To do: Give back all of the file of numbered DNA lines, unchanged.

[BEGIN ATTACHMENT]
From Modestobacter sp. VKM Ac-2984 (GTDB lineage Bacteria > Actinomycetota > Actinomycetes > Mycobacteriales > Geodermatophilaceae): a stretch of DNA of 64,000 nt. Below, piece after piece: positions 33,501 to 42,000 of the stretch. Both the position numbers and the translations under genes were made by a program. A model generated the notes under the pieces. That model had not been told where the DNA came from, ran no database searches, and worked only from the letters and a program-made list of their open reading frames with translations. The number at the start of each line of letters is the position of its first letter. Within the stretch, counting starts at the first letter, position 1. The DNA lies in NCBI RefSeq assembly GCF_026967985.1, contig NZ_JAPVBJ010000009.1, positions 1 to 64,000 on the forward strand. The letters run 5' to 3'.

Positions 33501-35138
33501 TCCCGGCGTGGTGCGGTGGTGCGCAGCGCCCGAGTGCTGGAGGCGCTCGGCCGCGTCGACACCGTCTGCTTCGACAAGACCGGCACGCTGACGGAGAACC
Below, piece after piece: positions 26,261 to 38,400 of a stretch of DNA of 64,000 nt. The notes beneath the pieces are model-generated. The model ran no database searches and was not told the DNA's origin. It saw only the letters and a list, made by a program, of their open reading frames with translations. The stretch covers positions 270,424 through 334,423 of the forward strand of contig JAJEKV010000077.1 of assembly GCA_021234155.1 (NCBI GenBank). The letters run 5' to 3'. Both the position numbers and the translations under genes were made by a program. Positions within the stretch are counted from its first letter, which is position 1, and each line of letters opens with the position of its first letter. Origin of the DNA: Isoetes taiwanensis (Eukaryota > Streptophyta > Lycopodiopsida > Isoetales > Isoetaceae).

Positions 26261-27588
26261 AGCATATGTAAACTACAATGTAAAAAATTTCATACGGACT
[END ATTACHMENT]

From Modestobacter sp. VKM Ac-2984 (GTDB lineage Bacteria > Actinomycetota > Actinomycetes > Mycobacteriales > Geodermatophilaceae): a stretch of DNA of 64,000 nt. Below, piece after piece: positions 33,501 to 42,000 of the stretch. Both the position numbers and the translations under genes were made by a program. A model generated the notes under the pieces. That model had not been told where the DNA came from, ran no database searches, and worked only from the letters and a program-made list of their open reading frames with translations. The number at the start of each line of letters is the position of its first letter. Within the stretch, counting starts at the first letter, position 1. The DNA lies in NCBI RefSeq assembly GCF_026967985.1, contig NZ_JAPVBJ010000009.1, positions 1 to 64,000 on the forward strand. The letters run 5' to 3'.

Positions 33501-35138
33501 TCCCGGCGTGGTGCGGTGGTGCGCAGCGCCCGAGTGCTGGAGGCGCTCGGCCGCGTCGACACCGTCTGCTTCGACAAGACCGGCACGCTGACGGAGAACC
Below, piece after piece: positions 26,261 to 38,400 of a stretch of DNA of 64,000 nt. The notes beneath the pieces are model-generated. The model ran no database searches and was not told the DNA's origin. It saw only the letters and a list, made by a program, of their open reading frames with translations. The stretch covers positions 270,424 through 334,423 of the forward strand of contig JAJEKV010000077.1 of assembly GCA_021234155.1 (NCBI GenBank). The letters run 5' to 3'. Both the position numbers and the translations under genes were made by a program. Positions within the stretch are counted from its first letter, which is position 1, and each line of letters opens with the position of its first letter. Origin of the DNA: Isoetes taiwanensis (Eukaryota > Streptophyta > Lycopodiopsida > Isoetales > Isoetaceae).

Positions 26261-27588
26261 AGCATATGTAAACTACAATGTAAAAAATTTCATACGGACT